EGU2020-11771
https://doi.org/10.5194/egusphere-egu2020-11771
EGU General Assembly 2020
© Author(s) 2020. This work is distributed under
the Creative Commons Attribution 4.0 License.

Magnetic Pulsations and Transients on Martian Surface

Peter Chi1, Christopher Russell1, Steve Joy1, Yanan Yu1, Don Banfield2, Matthew Fillingim3, Yingjuan Ma1, Suzanne Smrekar4, and William Banerdt4
Peter Chi et al.
  • 1UCLA, Earth, Planetary and Space Sciences, Los Angeles, USA (pchi@igpp.ucla.edu)
  • 2Cornell Center for Astrophysics and Planetary Science, Cornell University, Ithaca, NY, USA
  • 3Space Sciences Laboratory, University of California, Berkeley, CA, USA
  • 4Jet Propulsion Laboratory, Pasadena, CA, USA

InSight is the first Mars surface mission that includes a magnetometer, and one of the first discoveries made by the InSight FluxGate (IFG) magnetometer is the ultra-low-frequency (ULF) waves, or magnetic pulsations, on the Martian surface. By studying magnetic pulsations and transient signatures in more than six months of IFG data, we find that the morphologies of these two types of perturbations have considerable variations from their counterparts on the Earth, reflecting the fundamental differences between the magnetospheres with and without a global magnetic field. The most noticeable ULF waves are the continuous pulsations (Pc) occurring at around midnight and with wave periods of the order of 100 sec, or in the Pc 4 frequency band when the terminology of terrestrial magnetic pulsations is used. Broadband pulsations at Pc 5 frequencies (i.e., a few mHz) have also been observed. Comparisons with lander activities and InSight’s Temperature and Wind for InSight Subsystem (TWINS) data confirm that the observed magnetic pulsations are not caused by tremors of the lander. Simultaneous observations by MAVEN in the solar wind and InSight on Mars indicate that the upstream waves in front of Mars bow shock can hardly reach the dayside surface, leading to a dearth of magnetic pulsations in the daytime. In addition, solar wind discontinuities or transient events can induce noticeable surface magnetic responses only in the nightside, suggesting that the magnetic pileup region and ionosphere can effectively shield external magnetic disturbances. MAVEN observations also help identify sources of magnetic pulsations seen on the Martian surface. While the low-frequency, broad-band Pc 5 pulsations may be excited by the oscillations on the flanks of the induced magnetosphere associated with solar wind variations or the Kelvin-Helmholtz instability, there is a strong indication that the nightside Pc 4 pulsations on the surface originate from the compressional oscillations in the magnetotail. Different from the flow-generated fast mode waves in the terrestrial magnetotail, the fast mode in the Martian magnetotail could travel toward the planet without substantial coupling to the Alfvén mode. The Mars-propagating fast mode experiences little reflection from the ionosphere and can produce surface magnetic pulsations at low latitudes on the nightside. These first findings of magnetic pulsations and transients on the Martian surface not only reveal the origins and propagation of magnetic signals from the outer space but also help determine the source model for the magnetic sounding of Mars' interior.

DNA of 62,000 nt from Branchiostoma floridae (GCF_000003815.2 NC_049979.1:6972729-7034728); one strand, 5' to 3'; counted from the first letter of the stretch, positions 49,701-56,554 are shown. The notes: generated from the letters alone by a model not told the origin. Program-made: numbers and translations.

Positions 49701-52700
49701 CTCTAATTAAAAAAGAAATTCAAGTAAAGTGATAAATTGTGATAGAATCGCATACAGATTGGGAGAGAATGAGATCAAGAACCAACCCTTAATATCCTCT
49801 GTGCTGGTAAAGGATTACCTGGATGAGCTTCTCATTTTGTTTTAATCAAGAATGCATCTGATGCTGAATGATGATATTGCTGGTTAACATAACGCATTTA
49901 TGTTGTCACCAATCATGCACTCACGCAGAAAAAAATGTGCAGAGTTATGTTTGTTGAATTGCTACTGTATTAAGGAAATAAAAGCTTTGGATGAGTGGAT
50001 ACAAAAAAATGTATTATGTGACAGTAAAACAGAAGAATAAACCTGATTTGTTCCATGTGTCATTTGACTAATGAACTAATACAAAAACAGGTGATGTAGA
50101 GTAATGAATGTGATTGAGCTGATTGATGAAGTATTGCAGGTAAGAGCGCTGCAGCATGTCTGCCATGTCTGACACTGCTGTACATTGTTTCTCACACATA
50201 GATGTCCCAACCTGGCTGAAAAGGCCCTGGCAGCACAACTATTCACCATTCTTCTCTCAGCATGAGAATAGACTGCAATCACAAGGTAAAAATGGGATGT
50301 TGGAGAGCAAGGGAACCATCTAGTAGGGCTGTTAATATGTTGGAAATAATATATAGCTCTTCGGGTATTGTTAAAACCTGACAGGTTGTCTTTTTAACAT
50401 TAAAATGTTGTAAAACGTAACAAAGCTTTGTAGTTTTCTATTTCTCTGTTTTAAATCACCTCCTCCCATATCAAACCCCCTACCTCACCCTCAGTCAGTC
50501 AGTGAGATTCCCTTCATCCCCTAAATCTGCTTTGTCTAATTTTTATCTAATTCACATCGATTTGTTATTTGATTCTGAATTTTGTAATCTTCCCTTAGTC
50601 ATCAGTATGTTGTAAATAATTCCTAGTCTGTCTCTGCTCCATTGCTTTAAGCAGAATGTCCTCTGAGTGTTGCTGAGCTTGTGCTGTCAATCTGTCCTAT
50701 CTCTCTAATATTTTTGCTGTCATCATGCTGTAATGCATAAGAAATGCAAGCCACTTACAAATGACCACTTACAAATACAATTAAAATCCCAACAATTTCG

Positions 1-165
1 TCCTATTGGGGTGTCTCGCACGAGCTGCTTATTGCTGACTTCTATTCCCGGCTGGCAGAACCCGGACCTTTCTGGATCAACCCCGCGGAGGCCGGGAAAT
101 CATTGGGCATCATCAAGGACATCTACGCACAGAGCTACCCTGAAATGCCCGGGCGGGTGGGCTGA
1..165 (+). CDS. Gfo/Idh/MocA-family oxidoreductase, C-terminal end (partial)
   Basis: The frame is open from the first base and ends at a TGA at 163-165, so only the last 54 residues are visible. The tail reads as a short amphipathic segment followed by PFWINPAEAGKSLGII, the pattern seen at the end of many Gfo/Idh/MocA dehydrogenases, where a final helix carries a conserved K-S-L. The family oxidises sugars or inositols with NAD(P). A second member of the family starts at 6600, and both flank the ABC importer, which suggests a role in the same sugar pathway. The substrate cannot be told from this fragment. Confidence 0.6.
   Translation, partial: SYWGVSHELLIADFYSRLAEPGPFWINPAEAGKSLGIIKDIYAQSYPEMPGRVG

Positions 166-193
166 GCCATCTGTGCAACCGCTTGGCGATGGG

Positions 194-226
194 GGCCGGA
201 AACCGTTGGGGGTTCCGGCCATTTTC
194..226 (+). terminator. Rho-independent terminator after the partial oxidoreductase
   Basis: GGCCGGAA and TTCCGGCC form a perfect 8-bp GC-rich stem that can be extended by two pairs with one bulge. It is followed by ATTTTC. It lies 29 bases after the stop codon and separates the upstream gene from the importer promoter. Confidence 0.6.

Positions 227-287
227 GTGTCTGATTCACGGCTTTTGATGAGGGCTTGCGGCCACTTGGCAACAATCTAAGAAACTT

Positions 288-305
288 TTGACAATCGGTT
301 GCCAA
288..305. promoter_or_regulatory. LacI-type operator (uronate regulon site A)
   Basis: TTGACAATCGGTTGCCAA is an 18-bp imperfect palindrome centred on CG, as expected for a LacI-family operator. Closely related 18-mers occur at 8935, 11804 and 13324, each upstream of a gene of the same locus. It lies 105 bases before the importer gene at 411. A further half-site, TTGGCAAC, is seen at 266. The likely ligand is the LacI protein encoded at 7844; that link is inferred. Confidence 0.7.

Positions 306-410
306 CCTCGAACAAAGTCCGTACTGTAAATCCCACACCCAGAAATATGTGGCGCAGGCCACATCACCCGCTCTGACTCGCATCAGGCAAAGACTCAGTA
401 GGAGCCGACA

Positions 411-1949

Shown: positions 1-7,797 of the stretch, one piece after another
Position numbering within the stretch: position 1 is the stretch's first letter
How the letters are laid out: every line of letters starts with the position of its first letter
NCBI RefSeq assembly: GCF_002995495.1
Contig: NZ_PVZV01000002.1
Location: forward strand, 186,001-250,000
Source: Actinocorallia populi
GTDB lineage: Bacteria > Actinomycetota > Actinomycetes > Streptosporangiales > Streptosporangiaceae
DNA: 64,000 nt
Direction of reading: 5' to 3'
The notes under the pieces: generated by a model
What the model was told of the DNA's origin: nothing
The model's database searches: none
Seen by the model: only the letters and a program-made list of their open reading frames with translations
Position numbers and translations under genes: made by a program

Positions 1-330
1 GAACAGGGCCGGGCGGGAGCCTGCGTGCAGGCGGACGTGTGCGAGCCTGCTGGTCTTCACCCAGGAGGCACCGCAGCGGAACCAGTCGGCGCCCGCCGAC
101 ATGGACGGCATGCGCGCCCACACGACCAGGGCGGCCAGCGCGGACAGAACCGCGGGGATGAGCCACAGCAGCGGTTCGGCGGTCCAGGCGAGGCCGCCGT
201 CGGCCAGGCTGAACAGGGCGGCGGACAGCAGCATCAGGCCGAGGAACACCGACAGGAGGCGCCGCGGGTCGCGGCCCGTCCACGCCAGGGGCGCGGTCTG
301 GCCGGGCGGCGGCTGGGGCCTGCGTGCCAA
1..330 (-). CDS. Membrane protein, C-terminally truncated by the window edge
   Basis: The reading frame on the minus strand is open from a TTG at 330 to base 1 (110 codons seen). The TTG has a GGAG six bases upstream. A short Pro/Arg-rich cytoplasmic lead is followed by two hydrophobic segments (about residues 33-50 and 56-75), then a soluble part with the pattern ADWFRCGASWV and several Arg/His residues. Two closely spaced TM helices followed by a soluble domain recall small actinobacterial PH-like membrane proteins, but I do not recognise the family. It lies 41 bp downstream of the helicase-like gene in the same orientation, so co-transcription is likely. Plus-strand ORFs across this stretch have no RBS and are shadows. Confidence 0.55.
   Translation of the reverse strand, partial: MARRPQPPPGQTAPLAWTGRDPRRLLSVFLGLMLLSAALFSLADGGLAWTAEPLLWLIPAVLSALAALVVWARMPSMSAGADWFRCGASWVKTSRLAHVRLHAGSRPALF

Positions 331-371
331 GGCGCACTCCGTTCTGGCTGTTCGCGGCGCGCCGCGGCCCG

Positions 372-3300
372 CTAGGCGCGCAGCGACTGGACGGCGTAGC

How to cite: Chi, P., Russell, C., Joy, S., Yu, Y., Banfield, D., Fillingim, M., Ma, Y., Smrekar, S., and Banerdt, W.: Magnetic Pulsations and Transients on Martian Surface, EGU General Assembly 2020, Online, 4–8 May 2020, EGU2020-11771, https://doi.org/10.5194/egusphere-egu2020-11771, 2020